In Lower Manhattan, people in suits walk past a green space with a modest stone monument en route to the city’s major courthouses. They rarely stop to notice the African Burial Ground National Monument, marking the historic site where more than 15,000 Africans were buried when the city banned slave burials in church cemeteries.
The cemetery was discovered during a construction project in 1991 and declared a National Historic Landmark in 1993. Yet it took more than a decade of policy and preservation work before the National Park Service (NPS) n opens the site as a national monument.
Now, black church leaders are pressuring the federal agency to develop more memorials like this. They want to mark black history on public lands, and they have specific places in mind like the site of the 2015 church massacre in Charleston, South Carolina.
This month, leaders of some of the largest black Protestant denominations and several state Baptist conventions made overtures to the park service to commemorate a site linked to the 1908 Springfield race riots in Illinois. The NPS, which oversees historical markers and memorials on public lands, such as the Martin Luther King Jr. Memorial in Washington, DC, currently has no sites documenting lynchings or massacres of African Americans.
Separately, in a new survey by the National Religious Partnership for the Environment (NRPE), 700 black church leaders listed their suggestions for possible memorial sites, noting that they felt their past contribution on public lands had been ” politely ignored”.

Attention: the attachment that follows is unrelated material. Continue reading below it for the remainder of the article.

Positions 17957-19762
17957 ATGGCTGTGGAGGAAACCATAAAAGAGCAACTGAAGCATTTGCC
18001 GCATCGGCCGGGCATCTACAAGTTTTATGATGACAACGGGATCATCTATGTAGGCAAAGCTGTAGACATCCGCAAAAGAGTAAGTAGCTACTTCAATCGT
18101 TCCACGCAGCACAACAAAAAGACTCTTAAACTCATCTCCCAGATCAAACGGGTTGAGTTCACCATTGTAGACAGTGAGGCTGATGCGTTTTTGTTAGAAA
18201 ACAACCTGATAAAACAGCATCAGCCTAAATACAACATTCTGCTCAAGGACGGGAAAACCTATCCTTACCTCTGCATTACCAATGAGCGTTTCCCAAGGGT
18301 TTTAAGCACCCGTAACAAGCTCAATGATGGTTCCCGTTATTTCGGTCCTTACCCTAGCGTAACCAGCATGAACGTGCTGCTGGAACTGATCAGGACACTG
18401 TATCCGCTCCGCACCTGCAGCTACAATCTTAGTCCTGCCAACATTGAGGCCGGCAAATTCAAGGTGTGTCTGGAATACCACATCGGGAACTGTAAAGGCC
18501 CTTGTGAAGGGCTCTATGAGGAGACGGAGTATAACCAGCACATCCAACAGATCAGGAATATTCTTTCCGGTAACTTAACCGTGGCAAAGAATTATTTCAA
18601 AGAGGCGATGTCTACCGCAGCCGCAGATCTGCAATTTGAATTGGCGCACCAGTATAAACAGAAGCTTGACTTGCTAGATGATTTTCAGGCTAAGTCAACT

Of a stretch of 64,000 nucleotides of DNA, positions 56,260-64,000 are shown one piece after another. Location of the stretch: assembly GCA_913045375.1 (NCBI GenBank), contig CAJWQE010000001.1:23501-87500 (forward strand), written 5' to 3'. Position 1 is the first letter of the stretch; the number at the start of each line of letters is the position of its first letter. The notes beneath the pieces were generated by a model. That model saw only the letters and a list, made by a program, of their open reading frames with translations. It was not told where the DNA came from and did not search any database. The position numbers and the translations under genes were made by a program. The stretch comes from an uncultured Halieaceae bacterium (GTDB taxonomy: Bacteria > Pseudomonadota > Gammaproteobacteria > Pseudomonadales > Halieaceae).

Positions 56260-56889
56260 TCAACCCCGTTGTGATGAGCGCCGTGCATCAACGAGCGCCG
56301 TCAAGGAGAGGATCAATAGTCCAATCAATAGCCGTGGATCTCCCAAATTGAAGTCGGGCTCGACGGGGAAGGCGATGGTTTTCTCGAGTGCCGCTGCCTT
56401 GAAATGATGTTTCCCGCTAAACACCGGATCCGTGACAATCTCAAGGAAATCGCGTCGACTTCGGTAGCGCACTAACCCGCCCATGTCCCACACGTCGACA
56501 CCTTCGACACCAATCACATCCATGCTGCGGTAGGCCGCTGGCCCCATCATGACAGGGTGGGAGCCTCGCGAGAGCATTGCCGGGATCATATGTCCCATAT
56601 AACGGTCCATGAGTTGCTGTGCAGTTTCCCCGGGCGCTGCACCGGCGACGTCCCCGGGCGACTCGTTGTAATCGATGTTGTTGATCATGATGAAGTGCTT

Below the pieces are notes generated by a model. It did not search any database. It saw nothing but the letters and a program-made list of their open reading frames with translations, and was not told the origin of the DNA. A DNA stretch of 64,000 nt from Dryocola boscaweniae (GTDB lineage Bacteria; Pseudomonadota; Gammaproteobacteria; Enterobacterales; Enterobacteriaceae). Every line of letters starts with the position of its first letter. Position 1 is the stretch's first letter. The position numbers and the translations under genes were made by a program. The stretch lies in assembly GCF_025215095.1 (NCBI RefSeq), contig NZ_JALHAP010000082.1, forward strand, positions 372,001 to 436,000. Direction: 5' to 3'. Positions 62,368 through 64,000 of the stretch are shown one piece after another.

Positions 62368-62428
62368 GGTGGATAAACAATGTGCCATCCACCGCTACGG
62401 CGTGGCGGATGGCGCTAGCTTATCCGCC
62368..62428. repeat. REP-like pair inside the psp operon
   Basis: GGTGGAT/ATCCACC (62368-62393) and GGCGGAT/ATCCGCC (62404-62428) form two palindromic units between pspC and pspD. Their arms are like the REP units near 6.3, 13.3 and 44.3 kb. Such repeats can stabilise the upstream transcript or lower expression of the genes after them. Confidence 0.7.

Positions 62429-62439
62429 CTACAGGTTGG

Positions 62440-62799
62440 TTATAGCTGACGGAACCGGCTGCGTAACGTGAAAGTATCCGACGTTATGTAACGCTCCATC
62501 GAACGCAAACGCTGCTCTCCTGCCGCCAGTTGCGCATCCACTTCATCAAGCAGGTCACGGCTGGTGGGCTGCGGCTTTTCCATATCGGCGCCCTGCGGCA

Among the most popular responses were sites honoring black leaders such as Malcolm X, Rosa Parks, Jackie Robinson and Frederick Douglass, as well as designations for historically black colleges and universities, many of which stem from church theological education programs. local.
The number one church leader at the site they said should be preserved to highlight atrocities against the black community was the Emanuel African Methodist (AME) Episcopal Church in Charleston, where a white supremacist killed nine Afro -Americans gathered for a Bible study in 2015. They also mentioned documenting the 1906 Atlanta race riot, the Colfax massacre of 1873, and the Rosewood massacre of 1923.
“We didn’t provide them with a checklist. … Having something named multiple times, for me, is a big deal,” said Cassandra Carmichael, chief executive of NRPE. “Now we’re going to dig into some of these places to find out what we could say, what we could defend to be protected.”
Creation of a new area under the National Park Service requires review by the NPS and approval by Congress or the President. The park service is studying other recommended African-American monuments and is looking for a site to commemorate the race riots in Springfield over the past five years, according to NPS associate regional director Tokey Boswell.
The proposed site in Springfield, a few blocks from the Lincoln Home National Historic Site, would mark the remains of five houses destroyed during the violence.
The 1908 Springfield brutality stemmed from an accusation that a black man assaulted a white woman, inciting white Springfield residents to mob violence. They burned down black houses and lynched black men, and 2,000 black residents fled the city for good.
“Through our faith, we look forward to an exceptional future,” Baptist General State Convention of Illinois leader Mark A. McConnell wrote in his letter to the NPS. The convention was founded in 1902, in a church a few blocks from the proposed site of the monument. “We know we can achieve redemption as a nation for racial injustices committed if we as a nation confess and acknowledge the true course of events and the impacts they have had.”